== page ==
Lyle E. MEYER, individually, and doing business as Meyer Ford Sales, Plaintiff and Respondent, v. FORD MOTOR COMPANY, Defendant and Appellant.
Defendant appeals from a judgment in favor of plaintiff for $53,500 compensatory and $100,000 punitive damages, and from an order denying its motion for judgment notwithstanding the verdict.
1. Authority of Ford's agents to make promises.
2. No evidence that plaintiff justifiably relied on the alleged false promises.
3. Damage or injury resulting from reliance.
4. Measure of damages.
5. Inflammatory evidence and argument concerning two dealers (punitive damages).
Plaintiff seeks damages for the termination by defendant of his Ford agency at Elk Grove. The complaint is in four counts. The first count is for breach of written contract alleging that Ford terminated the sales agreement without cause, selecting Frank Cate as successor dealer in bad faith with intent to deprive plaintiff of his agency. The jury found for Ford on this count. Plaintiff did not appeal from that part of the judgment.
The second count is for breach of an oral agreement under which Ford undertook to assist plaintiff in selling the assets of the agency. The jury awarded plaintiff $53,500 on this count. Ford appeals from that part of the judgment thereon.
The third count is based on fraud, alleging that Ford made the oral agreement, upon which plaintiff relied, without intending to perform it. On this count the jury awarded plaintiff $53,500 compensatory damages and $100,000 punitive damages. Ford appeals from that part of the judgment thereon.
The fourth count brings in Frank Cate as a defendant additional to Ford. It alleges that Ford selected Cate as dealer replacing plaintiff pursuant to an unlawful conspiracy to deprive plaintiff of the dealership. On this count Cate's motion for nonsuit as to him was granted and the jury found for Ford. Plaintiff did not appeal from that part of the judgment in favor of Cate and Ford on this count.[FN1]
We summarize the evidence in a light most favorable to plaintiff, the prevailing party. (3 Witkin, Cal. Procedure, Appeal, s 84, pp. 2245—2246.) We begin by listing the names and job titles of the Ford personnel with whom plaintiff dealt.
W. J. Cooper, Ford's regional sales manager, responsible for its operations in eleven western states (including California) and in Hawaii and Alaska. His immediate superior was Ford's general sales manager back at its corporate headquarters in Dearborn, Michigan.
J. A. King, Ford's district sales manager in its San Jose district, which covered California from the Bakersfield area north into parts of Oregon, as well as western Nevada and the Hawaiian Islands. He was ‘top man’ in the district. During the period involved in this case, King's district had about 174 franchised dealers, with average annual sales of 75,000 cars and 22,000 to 30,000 trucks. His immediate superior was Cooper.
J. Rands, assistant district sales manager, second in command to King in the San Jose district.
J. Bonnell, general field manager, third in command in the San Jose district.
W. Avery, market representation manager (also called dealer placement manager), in nominal ‘charge’ of dealer placements and replacements in the San Jose district. However, he reported directly to King and King's approval was required on his recommendations.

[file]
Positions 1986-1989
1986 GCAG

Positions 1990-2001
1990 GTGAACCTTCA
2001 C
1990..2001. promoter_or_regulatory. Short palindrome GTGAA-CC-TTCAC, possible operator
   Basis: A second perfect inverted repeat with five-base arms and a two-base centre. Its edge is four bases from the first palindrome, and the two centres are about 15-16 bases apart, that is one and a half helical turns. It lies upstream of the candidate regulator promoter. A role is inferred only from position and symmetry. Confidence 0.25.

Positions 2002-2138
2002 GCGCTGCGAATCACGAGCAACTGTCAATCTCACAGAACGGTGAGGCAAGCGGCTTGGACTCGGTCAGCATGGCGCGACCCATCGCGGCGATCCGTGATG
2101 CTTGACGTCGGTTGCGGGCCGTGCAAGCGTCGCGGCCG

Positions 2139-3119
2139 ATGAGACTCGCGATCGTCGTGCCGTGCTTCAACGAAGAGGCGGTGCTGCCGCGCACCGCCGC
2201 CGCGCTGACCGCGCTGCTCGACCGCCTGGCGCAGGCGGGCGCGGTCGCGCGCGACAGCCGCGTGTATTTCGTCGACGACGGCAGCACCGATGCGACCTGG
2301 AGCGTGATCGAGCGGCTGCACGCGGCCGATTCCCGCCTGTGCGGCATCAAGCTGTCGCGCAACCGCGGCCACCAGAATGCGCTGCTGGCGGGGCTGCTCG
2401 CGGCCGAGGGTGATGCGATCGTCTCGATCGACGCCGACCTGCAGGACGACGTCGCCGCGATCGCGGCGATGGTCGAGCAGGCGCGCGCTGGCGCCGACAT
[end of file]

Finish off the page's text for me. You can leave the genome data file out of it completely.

In 1957 a standard Ford sales agreement was entered into between Ford and a partnership comprised of plaintiff and one Sperry. The agreement appointed the partnership Ford's dealer in Elk Grove and set forth in detail the rights, duties and obligations of the parties. It specifically exonerated Ford in certain matters. In paragraph 18 the partnership agreed that Ford had no obligation to assist the dealer in selling the dealership assets on the termination of the sales agreement and that Ford would not be responsible in any way in connection with such sale. The agreement provided that Ford had the sole right to appoint its dealers and that the partnership could not transfer ownership of the dealership to anyone without Ford's written consent. In 1961 the partnership was dissolved and with Ford's written consent plaintiff became Ford's sole dealer in Elk Grove.
Plaintiff's car and truck sales performance in the years 1958 through 1963 did not meet Ford's criteria. Repeatedly Ford in the years 1960 through 1963 pointed out the deficiencies and recommended ways of improvement and even placed plaintiff under an intensive dealer rehabilitation program from April to October 1960. Early in 1962 plaintiff began to think of selling and determined to do so at the end of the year. However, he did not sell.
In April 1963 King informed plaintiff that he intended to recommend to Cooper the termination of the agency and asked plaintiff to sign a letter of intent to resign. In order to avoid the preparation of a termination proceeding, and the time such proceeding took, and to be in a position to quickly appoint a replacement dealer, it was customary for Ford to ask the dealer being replaced to sign the type of letter presented to plaintiff. Plaintiff did not sign. Ford asked plaintiff on several occasions thereafter to do so. Plaintiff declined to sign a letter at all similar until December 4, 1963, and then under the circumstances hereinafter related, which caused this lawsuit.
In May 1963 King recommended to Ford that plaintiff's franchise be terminated. On November 1, 1963, plaintiff received from Ford's home office a written notice that, consistent with the termination provisions of his Ford sales agreement, his franchise would be terminated on January 31, 1964.[FN2]